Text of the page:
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Indie Baby



I used to be a nut studying trends in the movie industry. I used to record the Oscars to see what was popular in the voter's minds (that didn't last long, believe you me) but my Oscar night was the Indie Spirit Awards. I always looked forward to movies and entertainers that weren't talked about by the mainstream. I loved the laid back look of the attendees and the cool, relaxing Santa Monica beach tents that hosted the ceremonies. After awhile I stopped watching movie trends and migrated to books shortly before I dove in to writing professionally.

I've been sensing an awesome trend in the blogosphere lately. Zoe has been posting a wonderful sequence of blogs on going indie. IndieBound.org is finally open with a huge group of book lovers and independent bookstore lovers striving to keep the stores open amidst the giant corporate takeovers (sounds like a Tom Clancy movie) and one of my favorite directors, David Lynch, has taken the indie road with his latest film, documentary and book. It's indie, baby, and I'm so jazzed to see so many avenues of alternative publishing being available for authors to bring their work to readers.

If it's anything I learned while studying this industry is that: 1)nothing is a sure thing, 2) almost everything is subjective and 3) focus on writing the best story you can. I, for one, can't wait to see how far the options will open up for us authors in the near future.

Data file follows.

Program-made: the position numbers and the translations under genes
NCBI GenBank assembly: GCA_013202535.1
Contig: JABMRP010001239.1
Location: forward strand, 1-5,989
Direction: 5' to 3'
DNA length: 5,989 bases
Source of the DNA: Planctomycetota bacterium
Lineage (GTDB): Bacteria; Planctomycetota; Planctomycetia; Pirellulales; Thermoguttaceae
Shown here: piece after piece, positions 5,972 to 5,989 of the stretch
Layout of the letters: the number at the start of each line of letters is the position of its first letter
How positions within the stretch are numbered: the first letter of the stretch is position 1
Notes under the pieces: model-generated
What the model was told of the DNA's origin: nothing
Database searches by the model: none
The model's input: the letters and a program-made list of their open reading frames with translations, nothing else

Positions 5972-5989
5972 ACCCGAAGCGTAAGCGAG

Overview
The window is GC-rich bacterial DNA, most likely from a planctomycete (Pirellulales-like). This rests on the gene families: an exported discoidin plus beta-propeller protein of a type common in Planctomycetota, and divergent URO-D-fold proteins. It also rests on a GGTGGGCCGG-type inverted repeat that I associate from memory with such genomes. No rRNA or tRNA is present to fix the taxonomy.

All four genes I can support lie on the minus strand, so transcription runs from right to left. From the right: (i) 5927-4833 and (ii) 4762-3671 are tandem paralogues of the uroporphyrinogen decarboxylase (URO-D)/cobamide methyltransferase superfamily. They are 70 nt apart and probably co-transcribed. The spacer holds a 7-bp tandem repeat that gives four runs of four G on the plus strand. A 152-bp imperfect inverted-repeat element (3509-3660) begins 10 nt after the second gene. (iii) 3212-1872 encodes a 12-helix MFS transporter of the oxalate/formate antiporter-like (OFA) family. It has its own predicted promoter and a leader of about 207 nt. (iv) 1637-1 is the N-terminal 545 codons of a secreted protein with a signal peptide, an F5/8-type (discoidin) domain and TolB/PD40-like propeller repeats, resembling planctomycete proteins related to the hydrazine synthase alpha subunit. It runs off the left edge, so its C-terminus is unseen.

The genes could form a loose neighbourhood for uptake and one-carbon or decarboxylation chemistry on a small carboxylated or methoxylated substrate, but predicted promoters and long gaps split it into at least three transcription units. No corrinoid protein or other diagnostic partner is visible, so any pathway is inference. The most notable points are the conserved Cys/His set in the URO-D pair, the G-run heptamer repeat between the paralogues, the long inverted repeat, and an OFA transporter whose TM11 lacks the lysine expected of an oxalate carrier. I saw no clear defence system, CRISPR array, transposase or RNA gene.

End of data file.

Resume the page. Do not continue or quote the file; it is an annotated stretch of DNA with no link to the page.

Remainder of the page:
Comments

Tempest Knight said…
I agree with you. The viewers and readers are fickle. You never know what's going to become the next hit thing. It's best to focus one's energies in writing the best story one can, and feel proud for doing so.
Heather said…
I agree, much of the most exciting art endeavors (books, film, music, etc.) come from truly independent sources. Love the shot of David Lynch--his work is on my keeper shelf.

I commented on the May 24(!) post, but I wanted to stop by here as well and extend my thanks for adding The Galaxy Express to your blogroll. I will return at a more sane hour and peruse your site at length. It looks exciting!

Take care, and thanks for supporting TGE!
Rae Lori said…
Definitely Tempest! And it's a definite treat for the reader with all sorts of different stories coming out. I know I'm having a ball discovering new authors myself. :-)

Hey Heather! Thanks for stopping by (hope you enjoy the site!). Sorry I missed your earlier comment (eek!) I'll have to dash back and respond. It's always great to meet a fellow Lynch fan (his brain is so awesome hehe). Happy to add you on the blogroll. I love that TGE merges my two fave genres: the speculative and romance!
Heather said…
I only just left the comment the same day as the first one here, so don't sweat it!

I agree, they don't build 'em like Lynch anymore.
Zoe Winters said…
Hey Rae, great post! Because of low entry barriers now to publish something, I think in some respects it might get a little worse before it gets totally better. Since so much crap is put out by indie authors when it comes to books now, there is going to continue to be probably a Sharks vs. the Jets syndrome going on with the "real pubilshed" and "fake published" writers.